- Hooke’s Law states that the extension of an ideal spring is proportional to the force; an ideal spring is defined as one that obeys Hooke’s Law.
- What is electric charge? That quality of matter on which an electric field acts. What is an electric field? A region in space that exerts a force on electric charge. But no one would claim that the theory of electricity is thereby invalid and can’t explain how motors work.
This is why we advise against the ‘natural selection is a tautology’ argument.
and we have no guarantee that God’s ‘righteous’ judgement will resemble anything that we think is ‘righteous’ (although the Bible gives some clues for certain situations).
But as stated, if there is a lack of resemblance, the fault is ours, not God’s.
So we might as well stop applying terms like ‘goodness’ and ‘righteousness’ to God, because we cannot infer any real meaning from such combinations of words.
Not really, if we correctly understand ‘God is good’ as a subject-predicate statement, not an identity statement. To explain, an example of the former is ‘my father is tall’, and of the latter is ‘my father is my male parent’. In the former, it provides additional information about my father, in the latter, ‘my father’ is by definition ‘my male parent’—there is no new information. So God is not good in the same way as my father is my male parent, but in the same way that my father is tall—goodness really is additional information about God’s character.
Oh, I have this other little question. Sarfati argues in his book, Refuting Compromise (by the way, I often recommend this brilliant work to compromising Christians),
Thanx. Hope it helps undo some of the compromise.
that animals do experience suffering. If this is true, then billions of animals are experiencing the most agonizing pains, while they are innocent (they do not know the difference between right and wrong). In contrast to some humans, they will never be ‘repaid’ for all this suffering in any way. CMI says animals don’t have an after life. How can this be righteous?
The Western culture is very individualist in thinking, but the Bible was more collective, as are most cultures even today—for an explanation see Honor and Shame in the Biblical World.1 This explains the frequent Corporate Punishment in the Bible. So when Adam sinned, because he was the head of humanity, we all sinned in Adam (Romans 5:12–19). But Adam also had dominion over the rest of creation, so when he sinned, the whole creation under him was cursed as well, in line with the principle of corporate punishment (see The Fall: a cosmic catastrophe).
Note, if corporate punishment is ‘unjust’, whatever that might mean in an atheistic framework, then so is corporate redemption. Yet the Bible teaches this concept: believers in Christ are saved because our sins were corporately imputed (credited) to His account (Isaiah 53:6) when He was on the cross. And His perfect righteousness was imputed to believers in Him (2 Corinthians 5:21).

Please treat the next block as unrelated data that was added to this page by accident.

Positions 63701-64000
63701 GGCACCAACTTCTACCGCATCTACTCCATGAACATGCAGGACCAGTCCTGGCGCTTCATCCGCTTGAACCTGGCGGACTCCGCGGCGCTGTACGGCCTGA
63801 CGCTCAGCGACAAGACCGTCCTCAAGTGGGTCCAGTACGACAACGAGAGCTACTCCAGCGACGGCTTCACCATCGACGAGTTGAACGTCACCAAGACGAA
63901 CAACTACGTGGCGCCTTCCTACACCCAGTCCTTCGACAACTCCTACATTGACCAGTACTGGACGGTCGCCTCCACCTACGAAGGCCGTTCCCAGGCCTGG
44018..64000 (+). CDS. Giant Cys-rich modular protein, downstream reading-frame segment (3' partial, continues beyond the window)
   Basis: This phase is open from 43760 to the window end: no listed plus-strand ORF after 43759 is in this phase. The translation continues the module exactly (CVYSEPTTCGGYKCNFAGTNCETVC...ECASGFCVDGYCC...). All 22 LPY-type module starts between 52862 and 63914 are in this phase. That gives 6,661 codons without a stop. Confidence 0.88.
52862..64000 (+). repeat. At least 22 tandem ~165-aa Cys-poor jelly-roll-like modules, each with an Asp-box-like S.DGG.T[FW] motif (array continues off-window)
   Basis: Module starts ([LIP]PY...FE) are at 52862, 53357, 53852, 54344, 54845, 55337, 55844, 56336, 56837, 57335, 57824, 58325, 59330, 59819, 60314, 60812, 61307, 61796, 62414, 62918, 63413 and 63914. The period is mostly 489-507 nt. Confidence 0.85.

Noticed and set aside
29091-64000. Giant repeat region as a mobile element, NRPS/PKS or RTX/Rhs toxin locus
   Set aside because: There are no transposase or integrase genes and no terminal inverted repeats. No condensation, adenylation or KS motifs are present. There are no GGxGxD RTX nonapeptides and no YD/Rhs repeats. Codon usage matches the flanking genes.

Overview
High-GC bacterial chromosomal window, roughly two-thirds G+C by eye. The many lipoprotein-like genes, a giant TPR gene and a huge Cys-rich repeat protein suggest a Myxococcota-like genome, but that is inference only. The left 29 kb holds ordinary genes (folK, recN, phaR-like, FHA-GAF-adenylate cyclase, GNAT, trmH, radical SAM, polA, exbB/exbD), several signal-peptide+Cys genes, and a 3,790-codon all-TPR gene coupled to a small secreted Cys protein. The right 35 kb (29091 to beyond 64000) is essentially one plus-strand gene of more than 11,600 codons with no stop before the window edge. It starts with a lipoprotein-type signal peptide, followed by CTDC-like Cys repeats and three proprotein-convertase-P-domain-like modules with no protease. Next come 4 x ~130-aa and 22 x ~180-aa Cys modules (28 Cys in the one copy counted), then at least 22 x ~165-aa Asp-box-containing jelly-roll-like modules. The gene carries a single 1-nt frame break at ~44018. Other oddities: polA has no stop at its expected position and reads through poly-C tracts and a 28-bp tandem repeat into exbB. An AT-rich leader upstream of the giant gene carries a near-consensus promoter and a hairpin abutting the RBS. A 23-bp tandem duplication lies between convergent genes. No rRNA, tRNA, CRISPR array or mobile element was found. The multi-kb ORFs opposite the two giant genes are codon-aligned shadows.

Some animals only suffer during their short, innocent, miserable lives, but they will never be compensated for this. If innocents suffer but never get compensated, that’s not righteousness, not by my definition at least. Of course you can say that God is the one who decides what’s right and what’s wrong, and that I shouldn’t be arrogant.
Yes, one could, because your knowledge is fallible and your conscience imperfectly informed. After all, you cannot prove that God hasn’t a good reason for allowing the suffering of animals, e.g. to achieve a greater good. See also the discussion in The problem of evil.
But that makes the word ‘right’ meaningless, because even the cruellest things can then be ‘right’.
Indeed, given our imperfect knowledge, you are in a sense right. Consider how a tribesperson from a low-tech culture might view the removal of an eye in a child after a minor injury that seems to have healed. The specialist knows that the patient has ‘sympathetic ophthalmia’, and if the injured eye is not removed, the patient will go totally blind in both eyes, as happened to Louis Braille. Removal of the eye (without anesthetic, if none is available) seems ‘cruel’, but is definitely ‘right’ given the greater knowledge. God’s knowledge relative to ours is infinitely greater than the disparity between the knowledge of the eye surgeon and the tribesperson.
- There are pluses and minuses of both types of cultures—see the secular article Shame-culture and Guilt-culture. However, the countries most influenced by the Reformation are the most individualist, with all the prosperity that individual and property rights can bring. This is due to the rediscovery of the biblical doctrine of justification by faith, which elevated the independence of the individual. So did Jesus’ condemnation of sins of the heart which no other human could see, such as anger and lust (Matthew 5:22,28). So while biblical culture was collectivist, and must be understood in this context, many of its teachings subtly addressed the downsides of this type of culture and laid the foundation for the positive aspects of an individualist one. See John Robbins, Christ and Civilisation, Trinity Foundation, POB 68, Unicoi, TN 37692, 2003. Return to Text